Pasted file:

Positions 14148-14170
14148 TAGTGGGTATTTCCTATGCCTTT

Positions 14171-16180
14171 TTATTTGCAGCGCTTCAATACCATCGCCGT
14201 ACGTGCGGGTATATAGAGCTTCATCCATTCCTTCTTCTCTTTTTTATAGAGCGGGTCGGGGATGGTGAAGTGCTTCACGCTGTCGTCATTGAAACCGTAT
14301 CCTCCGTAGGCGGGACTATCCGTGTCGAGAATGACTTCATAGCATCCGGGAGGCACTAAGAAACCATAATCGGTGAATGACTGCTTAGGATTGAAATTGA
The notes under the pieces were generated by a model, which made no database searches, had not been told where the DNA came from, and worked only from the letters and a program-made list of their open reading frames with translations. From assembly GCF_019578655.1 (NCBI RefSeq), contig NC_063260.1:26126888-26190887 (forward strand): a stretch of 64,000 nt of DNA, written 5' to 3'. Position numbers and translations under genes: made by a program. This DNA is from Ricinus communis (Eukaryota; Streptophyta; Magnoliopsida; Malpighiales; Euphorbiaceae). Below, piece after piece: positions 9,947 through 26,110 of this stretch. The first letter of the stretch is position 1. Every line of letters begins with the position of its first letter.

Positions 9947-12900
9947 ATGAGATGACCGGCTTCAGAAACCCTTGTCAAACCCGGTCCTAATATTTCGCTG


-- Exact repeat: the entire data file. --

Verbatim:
Positions 14148-14170
14148 TAGTGGGTATTTCCTATGCCTTT

Positions 14171-16180
14171 TTATTTGCAGCGCTTCAATACCATCGCCGT
14201 ACGTGCGGGTATATAGAGCTTCATCCATTCCTTCTTCTCTTTTTTATAGAGCGGGTCGGGGATGGTGAAGTGCTTCACGCTGTCGTCATTGAAACCGTAT
14301 CCTCCGTAGGCGGGACTATCCGTGTCGAGAATGACTTCATAGCATCCGGGAGGCACTAAGAAACCATAATCGGTGAATGACTGCTTAGGATTGAAATTGA
The notes under the pieces were generated by a model, which made no database searches, had not been told where the DNA came from, and worked only from the letters and a program-made list of their open reading frames with translations. From assembly GCF_019578655.1 (NCBI RefSeq), contig NC_063260.1:26126888-26190887 (forward strand): a stretch of 64,000 nt of DNA, written 5' to 3'. Position numbers and translations under genes: made by a program. This DNA is from Ricinus communis (Eukaryota; Streptophyta; Magnoliopsida; Malpighiales; Euphorbiaceae). Below, piece after piece: positions 9,947 through 26,110 of this stretch. The first letter of the stretch is position 1. Every line of letters begins with the position of its first letter.

Positions 9947-12900
9947 ATGAGATGACCGGCTTCAGAAACCCTTGTCAAACCCGGTCCTAATATTTCGCTG